Monday brings the weekly batch of no-fee competitions/contests, paying submission calls, and jobs for those of us who write (especially those of us who write fiction, poetry, and creative nonfiction). Continue reading ›
I’ve only read smatterings of the work of Amos Oz, a weakness that I hope to rectify asap. I’m motivated by my recent reading of Between Friends, a story collection (translated by Sondra Silverston) that will certainly rank among the very best books that I’ve read this year.
The book comprises eight linked stories featuring characters who live on the same (fictional) kibbutz circa the 1950s. I borrowed the book from the library, but I may have to buy a copy of my own. In the meantime, eager to at least sample as much of Oz’s oeuvre as I can, I’ve ordered The Amos Oz Reader (edited by Nitza Ben Dov and tanslated by Nicholas de Lange), and I can’t wait to dive in.
If you’re a New Yorker subscriber, you can find the book’s opening story, “The King of Norway,” in the magazine’s archive. Similarly, Harper’s subscribers have access to the second story, “Two Women.” (I’m disappointed that I can’t find the concluding story, “Esperanto,” online; it is, in my view, exceptionally good as a standalone piece as well as a perfect wrap-up for the linked collection.) And available to all: Tablet magazine’s superb interview with Oz, on the occasion of this book’s release.
Have any of you read Between Friends? And do you have any special suggestions as I attempt to consume as much of Oz’s writing as I can?
Back in January, I discovered that that The Feminist Press would be publishing Textile, an English translation of a novel by one of my favorite Israeli authors, Orly Castel-Bloom. The book was slated for release in the spring; I was thrilled to receive an assignment to review it and dug in eagerly to my review copy.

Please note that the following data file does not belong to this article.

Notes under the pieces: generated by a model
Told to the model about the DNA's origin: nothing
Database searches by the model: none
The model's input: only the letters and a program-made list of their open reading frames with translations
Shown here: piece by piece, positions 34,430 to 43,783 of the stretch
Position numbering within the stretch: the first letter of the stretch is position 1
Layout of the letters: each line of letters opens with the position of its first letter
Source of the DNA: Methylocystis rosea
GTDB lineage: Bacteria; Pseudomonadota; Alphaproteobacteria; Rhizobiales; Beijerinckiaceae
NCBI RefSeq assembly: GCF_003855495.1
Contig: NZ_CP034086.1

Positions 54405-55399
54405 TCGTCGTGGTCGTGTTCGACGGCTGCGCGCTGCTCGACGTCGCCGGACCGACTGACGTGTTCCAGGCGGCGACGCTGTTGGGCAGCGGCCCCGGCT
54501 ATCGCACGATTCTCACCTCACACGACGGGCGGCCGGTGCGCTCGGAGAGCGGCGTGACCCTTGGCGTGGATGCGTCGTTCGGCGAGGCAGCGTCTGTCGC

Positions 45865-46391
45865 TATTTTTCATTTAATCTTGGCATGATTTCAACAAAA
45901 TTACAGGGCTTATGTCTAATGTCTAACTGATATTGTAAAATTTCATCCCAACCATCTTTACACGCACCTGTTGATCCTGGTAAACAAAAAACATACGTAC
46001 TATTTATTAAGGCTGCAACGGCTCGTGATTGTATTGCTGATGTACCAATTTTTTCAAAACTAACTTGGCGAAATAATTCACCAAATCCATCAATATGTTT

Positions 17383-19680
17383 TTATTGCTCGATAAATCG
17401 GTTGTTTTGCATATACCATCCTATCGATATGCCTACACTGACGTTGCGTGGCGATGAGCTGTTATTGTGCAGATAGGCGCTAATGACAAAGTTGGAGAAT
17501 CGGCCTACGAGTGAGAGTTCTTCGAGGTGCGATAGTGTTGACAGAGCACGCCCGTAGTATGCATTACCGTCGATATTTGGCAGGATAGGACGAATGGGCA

Publication of the book was delayed, so the deadline for my review was, too. Then it wasn’t until August that my editor asked for some revisions. I complied. When a Google alert let me know that the review was published just last week, I discovered that further cuts and other revisions had been made.
I’m always happy to have a byline in this particular publication (not to mention the paycheck). But I can’t deny that I’m disappointed that this piece ended up so very much shorter than (and otherwise different from) the original review that I worked so hard to craft. So I’m using today’s blog post to share that original version with you. I hope that you enjoy it. Continue reading ›
If you’re a practicing writer, you’ve surely attended your share of author readings; if you’re a publishing writer, you’ve perhaps read work of your own. And if you’re an author–especially an author with the support of a big press–you’ve probably embarked on an reading tour.
Few of us, however, occupy the literary limelight as Israeli author Etgar Keret does. And even fewer do so to such effect. As my writer friend Sara wrote in an email after we attended “A Special Event with Etgar Keret” at Manhattan’s Symphony Space this past weekend: “I knew I like Keret’s work, but to see him on film, in the flesh, and through his stories was really moving. It is a rare and beautiful thing to make an audience laugh and cry in the same beat – and [Keret]‘s humanity and heart were palpable – not something I necessarily feel at run of the mill author readings.”
Indeed. (Sara really has a way with words!)
Allow me to take you through the evening as closely as I can. Continue reading ›